In the UK, the biggest CBD market in Europe, only CBD isolated in its pure form is not listed as a controlled substance. Growing your cannabis and hemp is allowed with a license from the UK Home Office for licensed medical distributors or companies that sell nutritional supplements. CBD products sold as nutritional supplements must be labeled following The Food Supplements Regulations from 2003. The sale of hemp flowers and buds is prohibited. CBD extracts and other derived products are considered novel food and need to gain authorization. After the Brexit, the UK’s Food Standards Agency (FSA) continued with the verification of Novel Food applications without further help from the European Food Safety Authority (EFSA). In February 2020, UK’s The Food Standards Agency (FSA) has issued an announcement giving the CBD industry a deadline of 31 March 2021 to submit valid Novel Food authorization applications. After that date, only products that have submitted a valid application will be allowed to remain on the British market.
Also, Britons decided to have a different approach towards THC limits measurement. In the UK, there is no THC limit set per kg/bodyweight for hemp foods, but instead an arbitrary amount of 1mg per product, irrespective of the product size. In the European Union, the permitted levels are 1 mg per kg of body weight – 0.001 mg/kg BW. The industry is not happy with this level and works on its correction. As a comparison, in Canada, the permitted level is 0.014 mg per kg of body weight. In Switzerland, the only country in Europe that already has a legal level of THC set at 1%, it’s 0.007 mg per kg of body weight.
For hemp growers, CBD producers, and retailers, Switzerland is the most appealing country in Europe. In 2011, it increased the limit defining how the cannabis plant is classified under the Narcotics Control Act from 0.3 % to 1 % THC. The 1% THC is the natural level in the chemotype 3 hemp plant, so this decision meant easing the production and lessening its costs. The number of cannabis products containing CBD in Switzerland has seen big expansion since mid-2016.
European countries are still far from unified in CBD legislation. The Netherlands, as the biggest European hemp producer, has a legislative framework derived from the Opium Act introduced in 1912 and amended in 1976 when the distinction between ‘hard’ and ‘soft’ drugs was introduced. By this Act, CBD is not legal but tolerated as a soft drug. The Opium Act was amended in 1999 when hemp produced exclusively for the fiber hemp market with a THC content of less than 0.2% was legalized. It’s still illegal to produce CBD oils in the Netherlands because it’s illegal to produce plant extracts. For that reason, hemp is being produced in the Netherlands and then processed abroad. Under Dutch law, with the legally permitted level for fiber hemp at 0.2% THC, the maximum level of THC in CBD products is 0.05%.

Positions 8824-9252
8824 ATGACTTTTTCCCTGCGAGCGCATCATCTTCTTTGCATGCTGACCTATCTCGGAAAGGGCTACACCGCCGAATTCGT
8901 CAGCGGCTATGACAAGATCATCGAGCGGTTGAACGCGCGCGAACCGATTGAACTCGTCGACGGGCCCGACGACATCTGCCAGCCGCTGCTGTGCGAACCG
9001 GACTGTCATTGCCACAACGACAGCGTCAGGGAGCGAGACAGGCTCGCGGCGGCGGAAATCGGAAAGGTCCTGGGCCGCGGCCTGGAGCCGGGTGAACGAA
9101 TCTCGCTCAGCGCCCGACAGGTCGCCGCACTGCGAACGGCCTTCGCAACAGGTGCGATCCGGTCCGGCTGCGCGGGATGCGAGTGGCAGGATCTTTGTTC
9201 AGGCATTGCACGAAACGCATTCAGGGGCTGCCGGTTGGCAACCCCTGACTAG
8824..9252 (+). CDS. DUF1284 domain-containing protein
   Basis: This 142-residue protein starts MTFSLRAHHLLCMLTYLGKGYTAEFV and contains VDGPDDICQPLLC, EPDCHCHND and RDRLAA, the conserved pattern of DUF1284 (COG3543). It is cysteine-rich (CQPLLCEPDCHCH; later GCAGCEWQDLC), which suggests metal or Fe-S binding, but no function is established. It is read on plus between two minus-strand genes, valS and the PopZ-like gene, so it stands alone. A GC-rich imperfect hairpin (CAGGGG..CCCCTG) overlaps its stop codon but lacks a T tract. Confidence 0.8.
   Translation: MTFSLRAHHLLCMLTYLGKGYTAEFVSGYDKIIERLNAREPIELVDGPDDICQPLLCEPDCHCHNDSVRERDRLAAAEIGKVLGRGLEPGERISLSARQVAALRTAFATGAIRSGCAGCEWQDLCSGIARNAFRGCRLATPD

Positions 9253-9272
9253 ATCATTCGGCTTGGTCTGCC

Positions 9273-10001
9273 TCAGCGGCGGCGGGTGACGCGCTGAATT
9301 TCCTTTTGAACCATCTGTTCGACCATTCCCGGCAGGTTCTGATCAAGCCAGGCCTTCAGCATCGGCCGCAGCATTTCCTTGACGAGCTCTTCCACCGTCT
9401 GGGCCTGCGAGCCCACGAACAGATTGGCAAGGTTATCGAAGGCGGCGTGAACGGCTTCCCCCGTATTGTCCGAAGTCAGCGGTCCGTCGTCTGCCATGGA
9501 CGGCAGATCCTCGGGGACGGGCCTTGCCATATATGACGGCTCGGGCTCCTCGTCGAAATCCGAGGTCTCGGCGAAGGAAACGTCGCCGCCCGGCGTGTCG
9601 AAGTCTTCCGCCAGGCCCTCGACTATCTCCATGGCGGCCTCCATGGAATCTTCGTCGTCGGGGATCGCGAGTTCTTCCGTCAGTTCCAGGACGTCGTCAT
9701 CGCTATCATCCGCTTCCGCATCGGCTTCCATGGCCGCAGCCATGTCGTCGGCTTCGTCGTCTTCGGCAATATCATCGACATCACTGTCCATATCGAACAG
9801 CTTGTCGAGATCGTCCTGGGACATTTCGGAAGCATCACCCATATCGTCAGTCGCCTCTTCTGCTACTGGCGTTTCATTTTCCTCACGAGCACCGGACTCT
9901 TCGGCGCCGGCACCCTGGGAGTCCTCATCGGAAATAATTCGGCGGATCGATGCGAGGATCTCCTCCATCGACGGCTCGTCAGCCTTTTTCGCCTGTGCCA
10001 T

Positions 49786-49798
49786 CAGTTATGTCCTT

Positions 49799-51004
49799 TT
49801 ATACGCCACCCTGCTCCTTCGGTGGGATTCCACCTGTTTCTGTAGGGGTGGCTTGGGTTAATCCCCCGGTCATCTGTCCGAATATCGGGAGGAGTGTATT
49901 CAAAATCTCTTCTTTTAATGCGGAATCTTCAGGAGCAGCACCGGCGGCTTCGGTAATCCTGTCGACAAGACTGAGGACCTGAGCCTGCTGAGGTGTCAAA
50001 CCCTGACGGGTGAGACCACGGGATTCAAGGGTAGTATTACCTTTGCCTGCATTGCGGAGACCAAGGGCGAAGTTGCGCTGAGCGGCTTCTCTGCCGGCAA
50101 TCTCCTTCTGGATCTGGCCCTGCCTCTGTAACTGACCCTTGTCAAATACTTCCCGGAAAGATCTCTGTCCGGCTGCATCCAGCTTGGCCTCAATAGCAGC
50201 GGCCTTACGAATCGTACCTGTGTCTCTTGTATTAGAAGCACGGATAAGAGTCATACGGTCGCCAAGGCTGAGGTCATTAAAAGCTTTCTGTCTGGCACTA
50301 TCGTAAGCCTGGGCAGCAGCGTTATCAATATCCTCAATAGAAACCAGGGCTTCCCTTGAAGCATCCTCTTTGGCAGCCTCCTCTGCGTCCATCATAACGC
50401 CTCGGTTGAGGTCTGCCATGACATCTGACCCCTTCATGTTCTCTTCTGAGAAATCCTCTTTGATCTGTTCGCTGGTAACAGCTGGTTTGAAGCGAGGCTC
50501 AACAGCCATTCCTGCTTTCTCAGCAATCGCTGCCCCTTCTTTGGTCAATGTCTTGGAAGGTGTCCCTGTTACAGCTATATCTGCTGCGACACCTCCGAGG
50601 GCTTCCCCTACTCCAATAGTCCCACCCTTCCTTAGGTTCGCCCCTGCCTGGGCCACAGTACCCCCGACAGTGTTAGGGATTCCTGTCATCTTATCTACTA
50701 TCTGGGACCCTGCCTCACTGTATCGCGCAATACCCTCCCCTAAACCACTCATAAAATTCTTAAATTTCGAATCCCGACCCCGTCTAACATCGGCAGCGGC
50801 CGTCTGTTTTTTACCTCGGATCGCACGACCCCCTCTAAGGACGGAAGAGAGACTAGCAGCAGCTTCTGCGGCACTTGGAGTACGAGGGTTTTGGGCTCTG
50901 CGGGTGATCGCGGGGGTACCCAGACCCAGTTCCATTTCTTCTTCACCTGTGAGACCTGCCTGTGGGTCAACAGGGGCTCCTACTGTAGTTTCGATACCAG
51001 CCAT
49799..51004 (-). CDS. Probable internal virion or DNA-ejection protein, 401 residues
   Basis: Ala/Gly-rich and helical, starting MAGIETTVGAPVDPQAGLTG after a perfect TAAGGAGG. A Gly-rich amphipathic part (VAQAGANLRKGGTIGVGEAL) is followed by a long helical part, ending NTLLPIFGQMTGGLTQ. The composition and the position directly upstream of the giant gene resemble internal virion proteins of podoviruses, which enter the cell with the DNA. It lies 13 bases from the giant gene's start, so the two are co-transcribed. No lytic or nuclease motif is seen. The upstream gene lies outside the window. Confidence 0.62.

Some adjustments with the EU legal stands will be necessary for Sweden, too. In June 2019, the Swedish Supreme Court ruled CBD oil containing low THC levels has to be classified as a narcotic. Also, the court disagreed with the Swedish Medical Products Agency’s proposal to put the products for oral consumption or inhalation containing cannabidiol under pharmaceutical legislation. Industrial hemp is an exemption from Swedish anti-drug legislation, and it only applies to plants, not products. Since 2017, eight companies selling CBD oil as a dietary supplement were banned from distributing their products by the Swedish Medical Products Agency. Sweden also leads the European Union member states in the number of CBD notifications submitted through the EU Rapid Alert System for Food and Feed (RASFF) portal.
Other European countries also differ in CBD legal regulations. In some of them, CBD is still virtually illegal or even subjected to criminal law. Legislative unification expected at the European level will bring more safety for businesses and consumers across the continent.
One of the major milestones was crossed in February this year when the European Commission introduced a new entry for CBD in its CosIng base, created to provide information on cosmetics substances and ingredients. Until then, only leaf extracts and synthetic CBD were allowed in cosmetics in the EU. Now the natural CBD is also allowed. That marked a beginning of a new era for CBD cosmetic producers in Europe, who can now develop a full range of products for one of the biggest CBD markets in the world.